My garden knife itch has been half-formed for years, curiosity capturing the crusty gardener's conscious thought, but took full force this spring, and I began a search for a proper Hori Hori knife.  Locally, there was little to satisfy my thirst, only plastic-handled half-creations or mass-produced garden butter-knives to be found.  On-line, of course, the possibilities became endless as I sorted through sheaths and steel alloys and sharpnesses.  I became self-educated on tangs and enraptured by rivets.  Heft and handles were considered with heavy import.

Ultimately, I chose the Truly Garden Hori Hori knife for $26.38, although this design looked similar to many others (Duluth Trading, LifeWell etc) which are all likely of Chinese manufacture.  Comprised of 420 stainless steel, it has a full tang for strength, hardwood handle, and three rivets (many have two) for strength.  It is marked both in inches and millimeters, has a curved surface for easy plunging into soil or enemy, and has both a sharp edge (very sharp, as advertised) and a saw-toothed edge.  It came with a massive leather sheath and a free diamond sharpener, bonuses that seemed worth the extra few dollars above the $19.99 nylon-sheathed offerings.

My only question now is, "What took me so long?"   In just a few weeks, it has become my constant gardening companion, constantly sheathed at my side like a sword on a Crusader.  Plunge it into the soil next to the weed, even into my rocky soil,and a simple twist of the sharp edge towards the weed stem delivers most of the root into your hands.  The curved surface has made it useful as a planting tool for transplants.  I've used it as a short machete on thistles, to saw small limbs, prune new shrubs and to cut packages and twine and cable ties at abandon.  I haven't yet needed the measurement markings, but I suppose they will save me a walk to the barn the next time I have a need to measure something in the neighborhood of 6 inches long.  Its weight and balance are perfect, solid strength symbiotically matched to exquisite sharpness.  My only complaint is that, as a lefty, I'd like the sharp side and the saw-toothed side reversed.  

I was picky about my choice of a Hori Hori because I was thinking of a provenance, a hand-me-down designed to reach future generations.  I can already tell, however, that this one won't be passed down in mint condition, but with that wonderful patina of use that proclaims its real value.  The heirloom will have to be my other garden knife, a rose pruning knife with a rosewood handle, also of full tang and three rivets.  I purchased it years ago and it has gone unused beyond occasional covetous fondling and oiling.  It never became the rose grafting knife that I intended, I suppose because my hands and gardening are more suited to dirt stabbing than fine pruning.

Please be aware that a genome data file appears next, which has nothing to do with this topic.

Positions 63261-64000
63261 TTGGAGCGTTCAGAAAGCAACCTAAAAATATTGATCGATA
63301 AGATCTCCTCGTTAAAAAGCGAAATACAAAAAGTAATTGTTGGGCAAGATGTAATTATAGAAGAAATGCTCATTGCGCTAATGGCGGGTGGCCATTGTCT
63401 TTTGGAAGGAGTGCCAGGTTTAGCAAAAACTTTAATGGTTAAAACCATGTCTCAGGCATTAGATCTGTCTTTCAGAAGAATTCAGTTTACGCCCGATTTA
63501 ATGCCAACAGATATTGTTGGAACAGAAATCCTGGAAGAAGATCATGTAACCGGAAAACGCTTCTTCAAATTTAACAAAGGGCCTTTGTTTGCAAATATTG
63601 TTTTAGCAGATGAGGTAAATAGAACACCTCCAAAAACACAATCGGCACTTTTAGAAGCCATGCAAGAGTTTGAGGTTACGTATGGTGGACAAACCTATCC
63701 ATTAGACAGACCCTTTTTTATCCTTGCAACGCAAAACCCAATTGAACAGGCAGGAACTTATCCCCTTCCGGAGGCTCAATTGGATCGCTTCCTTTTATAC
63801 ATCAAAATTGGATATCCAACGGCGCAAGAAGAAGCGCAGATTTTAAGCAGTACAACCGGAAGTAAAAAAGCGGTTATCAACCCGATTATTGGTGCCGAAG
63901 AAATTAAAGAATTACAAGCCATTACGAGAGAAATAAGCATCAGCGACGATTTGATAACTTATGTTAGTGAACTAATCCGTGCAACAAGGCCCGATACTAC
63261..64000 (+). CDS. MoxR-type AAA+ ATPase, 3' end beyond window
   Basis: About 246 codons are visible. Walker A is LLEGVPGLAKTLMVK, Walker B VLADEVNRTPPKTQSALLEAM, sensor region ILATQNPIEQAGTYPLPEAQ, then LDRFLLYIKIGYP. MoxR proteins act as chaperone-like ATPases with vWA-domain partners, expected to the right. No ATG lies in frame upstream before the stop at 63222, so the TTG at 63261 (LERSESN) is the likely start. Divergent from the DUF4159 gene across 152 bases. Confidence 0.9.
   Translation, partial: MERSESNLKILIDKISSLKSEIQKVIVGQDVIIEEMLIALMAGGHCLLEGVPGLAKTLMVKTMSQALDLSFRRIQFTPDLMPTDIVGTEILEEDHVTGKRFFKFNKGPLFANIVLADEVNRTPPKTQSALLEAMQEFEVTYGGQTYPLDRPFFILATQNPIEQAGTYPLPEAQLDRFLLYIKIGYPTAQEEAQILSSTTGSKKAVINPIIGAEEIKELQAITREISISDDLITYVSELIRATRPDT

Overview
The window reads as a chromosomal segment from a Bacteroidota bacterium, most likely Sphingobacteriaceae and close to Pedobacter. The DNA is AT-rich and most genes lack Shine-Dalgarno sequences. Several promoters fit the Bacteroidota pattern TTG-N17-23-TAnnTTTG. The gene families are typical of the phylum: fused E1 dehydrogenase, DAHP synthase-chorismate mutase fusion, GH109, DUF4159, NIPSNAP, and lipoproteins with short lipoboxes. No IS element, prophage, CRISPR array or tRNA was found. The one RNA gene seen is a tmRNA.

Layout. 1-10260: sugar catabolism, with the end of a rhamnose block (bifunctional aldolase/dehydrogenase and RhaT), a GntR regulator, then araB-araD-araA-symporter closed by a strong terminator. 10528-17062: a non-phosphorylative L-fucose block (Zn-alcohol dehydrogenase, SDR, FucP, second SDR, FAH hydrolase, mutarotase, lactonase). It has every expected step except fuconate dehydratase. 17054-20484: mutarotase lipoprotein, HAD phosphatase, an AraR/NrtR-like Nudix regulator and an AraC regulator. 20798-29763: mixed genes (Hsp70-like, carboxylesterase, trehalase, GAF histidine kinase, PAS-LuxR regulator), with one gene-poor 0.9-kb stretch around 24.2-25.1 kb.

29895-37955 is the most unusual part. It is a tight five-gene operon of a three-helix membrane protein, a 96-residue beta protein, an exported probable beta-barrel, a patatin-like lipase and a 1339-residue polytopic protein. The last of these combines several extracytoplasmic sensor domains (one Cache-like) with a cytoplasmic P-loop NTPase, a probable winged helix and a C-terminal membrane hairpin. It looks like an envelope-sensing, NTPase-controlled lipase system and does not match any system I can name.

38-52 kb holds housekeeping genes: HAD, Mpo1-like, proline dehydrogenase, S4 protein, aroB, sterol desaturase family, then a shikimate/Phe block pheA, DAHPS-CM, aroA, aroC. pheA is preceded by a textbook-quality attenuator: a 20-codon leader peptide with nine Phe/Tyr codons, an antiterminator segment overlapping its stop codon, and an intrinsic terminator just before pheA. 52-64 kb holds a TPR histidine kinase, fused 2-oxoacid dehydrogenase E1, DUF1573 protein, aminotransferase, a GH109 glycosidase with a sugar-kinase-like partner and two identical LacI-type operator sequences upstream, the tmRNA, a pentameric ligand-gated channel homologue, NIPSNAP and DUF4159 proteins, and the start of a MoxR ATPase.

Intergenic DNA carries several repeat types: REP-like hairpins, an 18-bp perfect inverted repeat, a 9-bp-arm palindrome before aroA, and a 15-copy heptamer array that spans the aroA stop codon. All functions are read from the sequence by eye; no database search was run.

Sunday, June 3, 2018

Pleasant Surprises

Occasionally, we turn a corner of life, and there, there it is, genial and gracious as if it were always there waiting for us.  Soul-thirsty, bone-weary, all exchanged in a single instant for joy and wonder. 

So it was for me this afternoon, trudging along in the hot sun, the lawn mowed, the pots watered, taking a few last moments in the garden for chores that had been neglected far too long.  Loppers in one hand, a bottle of stump-kill in the other, I was intently peering into the depths of every hedge, fighting and losing my never-ending battle against errant shrubs; the rough dogwood, redbuds, and mulberry that spring up unbidden everywhere I turn the soil. 

There it was today, this year's first regal Asiatic Lily, blood red and calm between the cool shade of a towering 'Sir Thomas Lipton' and a viburnum. This is my first lily to bloom each year, harbinger of a flood of Asiatics, Orientals, and Orientpets to come, but always welcome in its own way, vibrant and fresh in the shadows.  Am I amiss to assign voluptuousness to the rich burgundy depths of its bloom, sultry and alluring and eager?

I paused, overcome, in honor of pure beauty in its prime.  A phone photo to capture the scene, a moment of awe, and, refreshed, I moved on to less glorious things, a larger garden ever waiting for the touch of its gardener.

Thursday, May 31, 2018

Ann Endt

'Ann Endt'
It is high time, I think, that ProfessorRoush shows you a rose new in his garden.  My garden where every new rose has to be a Rose Rosette resistant Old Garden Rose or a Rugosa.  At present, the rugosa newcomer 'Ann Endt' is on deck, and she will suffice, I think, for a rose-related post today.

I obtained 'Ann Endt' from Heirloom Roses last year and she bided her time growing a little bit and basking in the summer heat.  This year she is still a small plant, about a foot high and little more than that in diameter.  Because her mature size is supposed to be anywhere from 3.5 to 6.5 feet, I'm expecting much more growth from her this year.